A prospective observational cohort of 107 participants who were being evaluated for clinically localized prostate cancer were enrolled between January 2009 and March 2010 and reviewed after 3 years from the time the last patient was enrolled for the occurrence of nonelective hospital admissions. A total of 3 subjects who had < 6 months of follow-up were excluded, leaving 104 patients without a previous diagnosis of prostate cancer at the time of the biopsy for the analysis.

Study Measures

Participants were asked to complete the TIBI-CaP questionnaire before undergoing a transrectal ultrasound-guided prostate biopsy. The TIBI is a previously validated patient-reported comorbidity measure of 12 health domains including severity that was later modified for patients with prostate cancer (TIBI-P or TIBI-CaP).[7, 11] TIBI scores measured at baseline have been used to empirically identify subgroups of patients with a differential likelihood of experiencing subsequent outcomes including mortality and cardiovascular events over follow-up periods of ≥ 5 years.[12, 13] The CCI was completed for each patient by the physician before the prostate biopsy was performed.[14]

Data Collection and Outcomes

In addition to the TIBI-CaP and CCI, demographic information (ie, age, race, body mass index [BMI] in kg/m2, and PSA) was collected. The follow-up end date used was the date of the last documented note in the medical record as of December 30, 2011 (3 years from the time of initiation of the study). Outcomes consisted of nonelective hospital admissions and mortality. Hospital admission was defined as admittance through the emergency department, a direct admission, an inpatient transfer from an outside hospital, documentation of hospitalization at an outside facility, or required observation within the emergency department for a period of time. Patients admitted for prostate biopsy complications, planned outpatient/inpatient surgical procedures, or surgical complications were excluded. The Veterans Affairs Medical Center and Kaiser Permanente are nearly fully captured health systems, which minimized missed events. The biopsy results and the subsequent therapy chosen were documented.

Statistical Analysis

Hospitalized patients were compared with nonhospitalized patients with respect to age, BMI, PSA, race, TIBI-CaP, and CCI using 2-group Student t tests. A Spearman rank correlation was used to assess agreement between TIBI-CaP and CCI scores. Associations between patient characteristics including age, BMI, TIBI-CaP, and CCI and hospital admissions were investigated using univariate and multivariate logistic regression. Time to hospital admission was investigated using Kaplan-Meier analysis and Cox proportional hazards regression. Because of the small numbers of nonelective admissions, comorbidity scores were dichotomized using cutpoints (TIBI-CaP ≥ 9 and CCI ≥ 3) that represented the upper 10% for each of the TIBI-CaP and CCI distributions. These cutpoint values are consistent with values reported in previous studies.[8, 15] A P value < .05 was considered to be statistically significant.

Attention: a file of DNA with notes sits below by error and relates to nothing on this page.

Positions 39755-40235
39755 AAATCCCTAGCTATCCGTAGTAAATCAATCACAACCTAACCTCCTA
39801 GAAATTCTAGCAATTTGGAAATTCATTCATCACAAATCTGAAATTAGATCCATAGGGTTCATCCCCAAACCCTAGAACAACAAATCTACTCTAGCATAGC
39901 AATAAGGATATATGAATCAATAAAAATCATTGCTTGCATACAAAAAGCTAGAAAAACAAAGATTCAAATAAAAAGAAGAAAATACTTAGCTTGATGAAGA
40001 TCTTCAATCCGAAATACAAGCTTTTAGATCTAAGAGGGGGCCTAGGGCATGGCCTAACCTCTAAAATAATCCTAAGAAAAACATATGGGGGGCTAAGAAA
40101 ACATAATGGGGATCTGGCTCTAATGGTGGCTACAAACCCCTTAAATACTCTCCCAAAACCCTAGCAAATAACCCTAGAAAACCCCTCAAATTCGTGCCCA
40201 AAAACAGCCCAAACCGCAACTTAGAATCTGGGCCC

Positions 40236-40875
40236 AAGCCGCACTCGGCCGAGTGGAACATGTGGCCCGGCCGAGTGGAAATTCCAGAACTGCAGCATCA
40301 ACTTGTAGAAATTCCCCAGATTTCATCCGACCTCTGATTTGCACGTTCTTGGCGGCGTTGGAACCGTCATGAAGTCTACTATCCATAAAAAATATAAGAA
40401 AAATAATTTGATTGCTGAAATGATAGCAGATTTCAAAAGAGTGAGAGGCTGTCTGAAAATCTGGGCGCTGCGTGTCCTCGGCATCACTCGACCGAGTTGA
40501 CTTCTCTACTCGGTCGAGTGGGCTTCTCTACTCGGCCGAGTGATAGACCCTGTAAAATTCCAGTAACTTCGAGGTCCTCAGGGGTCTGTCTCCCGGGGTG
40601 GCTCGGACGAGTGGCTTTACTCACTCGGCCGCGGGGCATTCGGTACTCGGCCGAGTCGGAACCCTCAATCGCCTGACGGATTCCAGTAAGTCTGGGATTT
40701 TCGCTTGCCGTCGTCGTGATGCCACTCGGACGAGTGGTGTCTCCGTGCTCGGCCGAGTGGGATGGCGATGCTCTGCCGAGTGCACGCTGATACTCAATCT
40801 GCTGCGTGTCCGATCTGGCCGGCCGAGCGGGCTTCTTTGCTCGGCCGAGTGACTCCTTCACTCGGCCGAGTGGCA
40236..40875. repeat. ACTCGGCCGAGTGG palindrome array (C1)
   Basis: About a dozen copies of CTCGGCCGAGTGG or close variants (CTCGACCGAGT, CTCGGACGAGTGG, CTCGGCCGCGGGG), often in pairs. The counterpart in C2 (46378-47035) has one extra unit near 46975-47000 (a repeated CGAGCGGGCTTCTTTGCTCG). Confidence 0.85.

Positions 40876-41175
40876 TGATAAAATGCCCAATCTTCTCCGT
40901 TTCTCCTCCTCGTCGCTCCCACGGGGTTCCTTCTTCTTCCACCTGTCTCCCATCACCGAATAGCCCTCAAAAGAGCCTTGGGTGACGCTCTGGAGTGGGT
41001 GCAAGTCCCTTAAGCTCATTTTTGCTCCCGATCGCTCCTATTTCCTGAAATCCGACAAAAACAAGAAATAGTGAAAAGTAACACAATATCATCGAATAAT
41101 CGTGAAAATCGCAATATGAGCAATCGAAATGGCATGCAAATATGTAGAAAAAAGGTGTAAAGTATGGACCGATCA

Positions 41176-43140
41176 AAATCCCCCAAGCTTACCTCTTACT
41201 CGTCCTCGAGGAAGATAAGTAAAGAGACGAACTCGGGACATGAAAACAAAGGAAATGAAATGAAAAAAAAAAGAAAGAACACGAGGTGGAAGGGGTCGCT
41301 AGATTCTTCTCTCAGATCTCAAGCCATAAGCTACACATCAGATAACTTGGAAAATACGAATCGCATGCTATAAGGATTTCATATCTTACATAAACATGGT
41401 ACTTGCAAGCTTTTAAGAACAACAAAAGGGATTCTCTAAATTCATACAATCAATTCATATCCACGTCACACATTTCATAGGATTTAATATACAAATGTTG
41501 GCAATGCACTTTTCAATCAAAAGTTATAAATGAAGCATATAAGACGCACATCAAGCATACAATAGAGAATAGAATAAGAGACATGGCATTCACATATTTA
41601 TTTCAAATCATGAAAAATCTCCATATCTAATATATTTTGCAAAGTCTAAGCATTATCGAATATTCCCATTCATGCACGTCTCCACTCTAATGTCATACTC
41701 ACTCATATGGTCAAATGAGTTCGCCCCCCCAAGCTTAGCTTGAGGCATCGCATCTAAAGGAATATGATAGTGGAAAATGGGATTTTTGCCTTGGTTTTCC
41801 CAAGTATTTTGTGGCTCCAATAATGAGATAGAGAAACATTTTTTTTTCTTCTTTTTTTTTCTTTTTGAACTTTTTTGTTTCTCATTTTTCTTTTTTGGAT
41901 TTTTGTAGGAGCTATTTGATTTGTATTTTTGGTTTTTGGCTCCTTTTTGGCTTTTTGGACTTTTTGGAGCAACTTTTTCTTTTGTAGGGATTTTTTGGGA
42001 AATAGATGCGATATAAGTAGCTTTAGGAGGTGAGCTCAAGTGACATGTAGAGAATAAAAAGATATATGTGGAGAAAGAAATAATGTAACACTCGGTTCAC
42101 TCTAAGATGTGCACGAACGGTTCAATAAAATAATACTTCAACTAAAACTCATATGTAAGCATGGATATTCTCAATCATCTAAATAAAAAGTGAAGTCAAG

The characteristics of the participants are shown in Table 1. The mean age of the patients at the time of study enrollment was 64.0 years (standard deviation, 6.5 years). The majority of patients were white/non-Hispanic (72%) and the remaining patients were 13% black, 8% Hispanic, and 8% Asian. The median follow-up time was 28 months (range, 6 months-35 months). Patients who underwent biopsy were found to have either a prostate nodule or an elevated PSA level (mean, 8.1 ng/mL [range, 0.5 ng/mL-80 ng/mL]), with 88% of patients (91 of 104 patients) having a PSA level ≥ 4 ng/mL. The median TIBI-CaP score was 3.0 (range, 0-19); 10% of patients (10 of 98 patients) had a score of ≥ 9. The median CCI score was 0 (range, 0-12) and 12% of patients (12 of 104 patients) had a score of ≥ 3.0.

Table 1. Patient Characteristics
 AllNot Hospitalized During Follow-UpHospitalized During Follow-UpP
CharacteristicNo.MeanSDNo.MeanSDNo.MeanSDStudent t Test
  1. Abbreviations: BMI, body mass index; PSA, prostate-specific antigen; SD, standard deviation TIBI-CaP, Total Illness Burden Index for Prostate Cancer.
 No.MedianRangeNo.MedianRangeNo.MedianRangeMann-Whitney U Test
Charlson Comorbidity Index1030.00-12820.00-6212.00-12.002
 No.% No.% No.% Chi-Square Test
White7572 6275 1362 .68
Hispanic88 67 29  
Black1313 911 419  
Asian88 67 29  

Of the 104 men in the screening population, 30 (29%) were diagnosed with cancer based on the enrollment prostate biopsy (data not shown). The most common treatments were radical prostatectomy (47%), external beam radiotherapy (27%), or active surveillance (13%). The majority of men (20 of 30 patients [67%]) were diagnosed with Gleason score 6 prostate cancer. The numbers were too small to detect a demonstrable difference among admission rates between the cancer treatment groups.